The backlog in completions, which producers call the fracklog, is keeping 322,000 barrels a day stored underground, according to Bloomberg. That equals about the amount of oil currently being produced by Libya.

We noted earlier this month that producers are holding back production on the expectation that cuts in drilling and completions now being implemented will result in prices rising to levels that will once again produce profits. That level is around $60 to $65 a barrel.

Futures traders have been increasing their long positions for several weeks now, anticipating price increases. What is unknown is how quickly producers can turn idle wells into flowing moneymakers.

When Seconds Count, The SWAT Team Arrives In Minutes -- December 10, 2015

EIA's energy cookie for the day:
Weather forecasts for the current winter season predict warmer temperatures in regions east of the Rocky Mountains compared with last year. Based on those predictions and higher inventory levels, EIA expects propane and heating oil prices to be lower this season. In contrast, during the winter of 2013-14 persistent cold temperatures in much of the country increased demand for these and other heating fuels, depleting inventories. --- EIA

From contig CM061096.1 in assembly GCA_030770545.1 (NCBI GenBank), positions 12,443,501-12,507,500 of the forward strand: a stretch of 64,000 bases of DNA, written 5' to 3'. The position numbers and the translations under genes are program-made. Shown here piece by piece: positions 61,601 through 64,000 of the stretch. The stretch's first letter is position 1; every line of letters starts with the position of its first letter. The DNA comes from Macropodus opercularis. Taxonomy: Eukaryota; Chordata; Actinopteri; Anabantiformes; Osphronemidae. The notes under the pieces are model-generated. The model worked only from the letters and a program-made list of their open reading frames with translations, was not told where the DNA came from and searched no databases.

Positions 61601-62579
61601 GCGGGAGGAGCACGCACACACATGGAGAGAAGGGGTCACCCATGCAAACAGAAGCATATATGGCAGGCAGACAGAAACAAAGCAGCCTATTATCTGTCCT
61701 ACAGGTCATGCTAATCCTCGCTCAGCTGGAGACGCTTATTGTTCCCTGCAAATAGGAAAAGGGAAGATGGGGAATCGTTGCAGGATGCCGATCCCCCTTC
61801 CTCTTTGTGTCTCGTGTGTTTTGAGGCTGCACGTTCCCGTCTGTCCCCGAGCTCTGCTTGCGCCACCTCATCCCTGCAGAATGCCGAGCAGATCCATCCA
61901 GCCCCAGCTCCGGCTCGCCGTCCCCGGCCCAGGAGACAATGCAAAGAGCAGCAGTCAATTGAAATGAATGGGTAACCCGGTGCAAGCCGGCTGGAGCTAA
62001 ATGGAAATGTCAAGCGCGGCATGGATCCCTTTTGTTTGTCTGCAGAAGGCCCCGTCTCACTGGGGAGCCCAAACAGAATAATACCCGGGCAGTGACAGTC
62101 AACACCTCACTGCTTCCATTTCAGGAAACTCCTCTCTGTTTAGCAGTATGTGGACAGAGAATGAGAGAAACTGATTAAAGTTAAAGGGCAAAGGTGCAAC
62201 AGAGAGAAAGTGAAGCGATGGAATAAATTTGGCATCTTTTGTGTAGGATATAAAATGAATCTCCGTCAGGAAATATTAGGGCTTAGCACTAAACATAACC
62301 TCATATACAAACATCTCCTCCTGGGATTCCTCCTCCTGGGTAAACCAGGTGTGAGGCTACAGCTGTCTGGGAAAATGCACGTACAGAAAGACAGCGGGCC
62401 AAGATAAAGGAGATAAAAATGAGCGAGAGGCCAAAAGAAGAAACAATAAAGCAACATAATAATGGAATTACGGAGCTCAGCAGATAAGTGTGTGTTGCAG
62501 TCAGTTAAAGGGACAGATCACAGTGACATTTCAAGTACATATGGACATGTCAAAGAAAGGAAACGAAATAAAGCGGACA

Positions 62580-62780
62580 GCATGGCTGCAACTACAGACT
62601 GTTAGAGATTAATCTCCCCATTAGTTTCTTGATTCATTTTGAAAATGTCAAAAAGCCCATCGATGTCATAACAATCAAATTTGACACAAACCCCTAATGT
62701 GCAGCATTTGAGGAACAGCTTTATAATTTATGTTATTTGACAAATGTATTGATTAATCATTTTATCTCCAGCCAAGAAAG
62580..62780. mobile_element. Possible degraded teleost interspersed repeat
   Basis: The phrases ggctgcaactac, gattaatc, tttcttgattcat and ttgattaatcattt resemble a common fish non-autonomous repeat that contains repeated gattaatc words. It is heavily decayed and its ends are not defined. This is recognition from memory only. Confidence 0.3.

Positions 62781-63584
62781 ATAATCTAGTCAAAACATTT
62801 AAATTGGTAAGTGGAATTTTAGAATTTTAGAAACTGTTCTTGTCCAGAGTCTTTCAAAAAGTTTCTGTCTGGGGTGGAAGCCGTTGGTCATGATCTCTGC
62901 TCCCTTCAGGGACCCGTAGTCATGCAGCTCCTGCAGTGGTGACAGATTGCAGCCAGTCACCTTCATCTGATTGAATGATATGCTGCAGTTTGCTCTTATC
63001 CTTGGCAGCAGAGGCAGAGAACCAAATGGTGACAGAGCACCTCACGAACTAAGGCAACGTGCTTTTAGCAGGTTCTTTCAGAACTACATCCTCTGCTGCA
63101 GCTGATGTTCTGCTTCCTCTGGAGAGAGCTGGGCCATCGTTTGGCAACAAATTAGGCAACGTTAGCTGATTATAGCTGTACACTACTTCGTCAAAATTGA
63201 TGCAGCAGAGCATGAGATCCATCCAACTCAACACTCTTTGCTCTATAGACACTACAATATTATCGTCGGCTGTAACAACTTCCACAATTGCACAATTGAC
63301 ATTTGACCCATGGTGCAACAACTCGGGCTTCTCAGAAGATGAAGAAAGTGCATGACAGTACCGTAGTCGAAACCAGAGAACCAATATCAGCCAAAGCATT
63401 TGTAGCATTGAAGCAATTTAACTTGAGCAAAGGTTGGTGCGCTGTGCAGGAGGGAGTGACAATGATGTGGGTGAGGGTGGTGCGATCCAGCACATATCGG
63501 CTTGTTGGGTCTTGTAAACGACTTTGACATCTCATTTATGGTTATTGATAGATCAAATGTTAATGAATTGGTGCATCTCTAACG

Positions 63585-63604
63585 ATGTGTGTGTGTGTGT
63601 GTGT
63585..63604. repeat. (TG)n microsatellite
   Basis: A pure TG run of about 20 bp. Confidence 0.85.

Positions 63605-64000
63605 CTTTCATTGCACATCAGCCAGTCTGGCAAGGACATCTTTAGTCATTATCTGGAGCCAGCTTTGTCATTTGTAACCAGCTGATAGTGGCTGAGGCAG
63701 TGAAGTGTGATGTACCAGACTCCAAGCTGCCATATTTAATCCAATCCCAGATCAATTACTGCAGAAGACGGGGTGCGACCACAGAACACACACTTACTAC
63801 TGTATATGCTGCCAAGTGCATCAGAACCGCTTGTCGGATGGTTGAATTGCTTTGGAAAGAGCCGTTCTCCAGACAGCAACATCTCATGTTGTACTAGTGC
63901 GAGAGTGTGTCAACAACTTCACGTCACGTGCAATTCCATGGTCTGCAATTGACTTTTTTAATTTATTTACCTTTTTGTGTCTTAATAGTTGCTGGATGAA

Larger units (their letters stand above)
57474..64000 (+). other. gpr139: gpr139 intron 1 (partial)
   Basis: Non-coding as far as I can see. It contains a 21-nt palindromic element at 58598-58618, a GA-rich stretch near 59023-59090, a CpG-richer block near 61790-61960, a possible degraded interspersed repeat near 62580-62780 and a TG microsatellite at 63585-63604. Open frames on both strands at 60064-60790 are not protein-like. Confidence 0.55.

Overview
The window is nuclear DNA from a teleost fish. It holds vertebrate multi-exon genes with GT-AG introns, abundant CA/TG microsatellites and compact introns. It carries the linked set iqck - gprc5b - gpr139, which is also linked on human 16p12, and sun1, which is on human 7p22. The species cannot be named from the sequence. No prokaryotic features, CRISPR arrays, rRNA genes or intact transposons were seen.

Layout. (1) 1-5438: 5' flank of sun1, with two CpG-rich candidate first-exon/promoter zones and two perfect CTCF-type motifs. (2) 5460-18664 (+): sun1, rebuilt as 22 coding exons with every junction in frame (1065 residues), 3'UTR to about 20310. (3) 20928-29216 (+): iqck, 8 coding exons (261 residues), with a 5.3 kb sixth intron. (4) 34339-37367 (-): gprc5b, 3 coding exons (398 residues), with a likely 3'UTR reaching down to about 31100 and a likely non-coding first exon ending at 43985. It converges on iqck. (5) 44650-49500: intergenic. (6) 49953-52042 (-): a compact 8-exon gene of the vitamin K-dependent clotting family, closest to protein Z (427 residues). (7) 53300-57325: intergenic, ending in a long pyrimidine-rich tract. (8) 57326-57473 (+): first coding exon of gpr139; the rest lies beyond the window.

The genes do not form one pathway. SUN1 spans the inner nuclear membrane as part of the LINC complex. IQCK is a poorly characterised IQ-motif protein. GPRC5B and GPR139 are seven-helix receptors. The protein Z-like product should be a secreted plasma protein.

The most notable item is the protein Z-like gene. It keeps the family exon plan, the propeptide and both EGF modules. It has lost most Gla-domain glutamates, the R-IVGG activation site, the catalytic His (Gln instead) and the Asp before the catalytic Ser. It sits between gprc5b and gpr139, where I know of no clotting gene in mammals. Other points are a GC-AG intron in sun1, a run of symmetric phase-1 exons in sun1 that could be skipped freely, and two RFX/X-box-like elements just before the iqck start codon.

When Seconds Count

My wife, yesterday, was impressed with how fast the "SWAT" team arrived at the site of the infamous San Bernardino shooting. She said they got there within four minutes. Yup. You can count on the police to get there in minutes. When seconds count.

Family members of 14 dead and scores of injured, some seriously, probably thought SWAT did not arrive fast enough.

Next time you watch the last two minutes of an exciting championship NBA basketball game, note how long one second lasts. Then imagine someone breaking into your house, and then set your kitchen timer for four minutes to see how long four minutes last. And that's if the police get the 911 call and the police put you at the top of the list. Home burglaries are way down the list for police response. As long as the assailant is not an "active shooter," it is not a police priority.

Hey, here's an analogy. You've all seen the AED defibrillators in your local airport, and other public buildings. The move to put AEDs in airports started around 2004 when the Red Cross and others noted that a) the critical time for those suffering a "heart attack" was the first four minutes; b) that the local first responders had a "policy" to arrive on-scene within four minutes; and, c) the most common cause of death from a "heart attack" was ventricular fibrillation, the one and only thing an AED "treats." For their intended purpose, AEDs work.